To the editor:
In the recently published column, “The crocodile tears of Dean Valentini,” Mikhail Klimentov suggests that Dean Valentini does not care about “tragedy response.” Klimentov not only argues that Valentini’s response to the deaths of Michael Brown, Eric Garner, and Joshua Villa was weak, but he also describes Valentini’s hypothetical attendance at a Black Lives Matter die-in as “fake and politically motivated.”
The assertion that Valentini’s response to the aforementioned events is “weak” is correct, but for a very particular reason: Columbia administrators don’t have the responsibility of expressing sympathy to the community in the case of a supposed national tragedy.
Indeed, the events that triggered the Black Lives Matter protests were tragic. However, by expecting the administration to reach out every time such an event occurs, we are essentially saying that we need public consolation.
Given all the very necessary things that students ask for—including a rape crisis center and a food pantry—it's baffling that empathy from University authorities is one of them. In an environment where we spend so much time reaffirming our adulthood, asking for emotional reassurance from the administration isn’t just ridiculous—it’s infantilizing.
While reaching out is certainly a nice gesture, consoling us in times of distress is not the administration’s job. The Columbia community is strong; people have friends for a reason. Administrators are here to make sure the University runs smoothly, students graduate on time, and the fat stacks keep coming in. Checking up on students to let them know that they care about their feelings is something I’ve never seen listed as one of the job requirements for college administrators.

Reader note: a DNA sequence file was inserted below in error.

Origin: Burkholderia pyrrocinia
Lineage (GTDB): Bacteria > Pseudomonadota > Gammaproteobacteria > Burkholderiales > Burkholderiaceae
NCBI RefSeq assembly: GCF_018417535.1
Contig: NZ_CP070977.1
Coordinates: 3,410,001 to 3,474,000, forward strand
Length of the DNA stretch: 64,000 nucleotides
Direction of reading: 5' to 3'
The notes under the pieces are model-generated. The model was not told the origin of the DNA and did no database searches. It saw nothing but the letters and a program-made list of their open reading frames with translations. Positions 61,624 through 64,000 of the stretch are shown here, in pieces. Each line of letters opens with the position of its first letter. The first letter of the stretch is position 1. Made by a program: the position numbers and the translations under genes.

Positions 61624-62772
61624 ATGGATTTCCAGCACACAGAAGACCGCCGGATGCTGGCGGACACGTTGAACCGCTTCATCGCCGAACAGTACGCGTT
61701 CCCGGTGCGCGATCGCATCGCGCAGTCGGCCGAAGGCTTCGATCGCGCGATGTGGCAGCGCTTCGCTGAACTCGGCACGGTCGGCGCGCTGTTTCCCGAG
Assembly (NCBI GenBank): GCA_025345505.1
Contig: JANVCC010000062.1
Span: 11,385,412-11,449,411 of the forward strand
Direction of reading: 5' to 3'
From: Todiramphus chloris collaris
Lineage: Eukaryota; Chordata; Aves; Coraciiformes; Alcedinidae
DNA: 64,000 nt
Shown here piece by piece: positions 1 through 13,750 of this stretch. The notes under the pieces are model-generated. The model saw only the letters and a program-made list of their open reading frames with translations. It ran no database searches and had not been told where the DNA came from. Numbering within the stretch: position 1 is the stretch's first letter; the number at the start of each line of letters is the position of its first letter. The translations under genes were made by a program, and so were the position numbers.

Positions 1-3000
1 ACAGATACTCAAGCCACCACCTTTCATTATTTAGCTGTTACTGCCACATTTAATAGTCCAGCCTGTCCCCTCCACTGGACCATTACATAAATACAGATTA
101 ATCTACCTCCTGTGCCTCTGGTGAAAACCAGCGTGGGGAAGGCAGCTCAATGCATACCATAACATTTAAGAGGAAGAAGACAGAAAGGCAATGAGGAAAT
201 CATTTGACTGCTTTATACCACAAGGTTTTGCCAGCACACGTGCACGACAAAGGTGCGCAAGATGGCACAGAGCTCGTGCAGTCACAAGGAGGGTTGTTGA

Students often lament the actions, or lack thereof, of administrators. In the past, student activists have turned administrators into scapegoats. Executive Vice President for University Life Suzanne Goldberg, for example, has become a scapegoat for No Red Tape. Meanwhile, Student-Worker Solidarity recently crafted effigies of University President Bollinger and Barnard President Deborah Spar as props for protest.
To use administrators as scapegoats for Columbia’s structural problems is disrespectful and myopic. Our administrators are not paid to acquiesce to student demands; rather, they are paid to be cogs in the machine of Columbia’s sprawling bureaucracy.
In the physical absence of the adults who raised us, we look toward their surrogates, our professors and administrators, for adult comfort. Indeed, it’s easy to see why students are drawn to Valentini given his friendly and wryly paternalistic demeanor. Hundreds of miles away from our parents, quarantined in the Columbia bubble, we’re essentially starved of adult attention. This can make it all too enticing to desire a tragedy response from admins.
Despite this, that we have these expectations of administrators does not mean that they are required to capitulate to us. Call your parents, or, if that’s not an option, a friend or a mentor. Just don’t expect the administration to take on that role.
Pressuring Valentini to be a paragon of excellent behaviour by reaching out to students every time something bad happens? Well, I’m fairly sure that’s just not in his job description.
The author is a Barnard College sophomore majoring in urban studies. She is a first-generation college student, TA for Barnard’s environmental science department, and columnist for Spectator. She tweets @Toni_Airaksinen.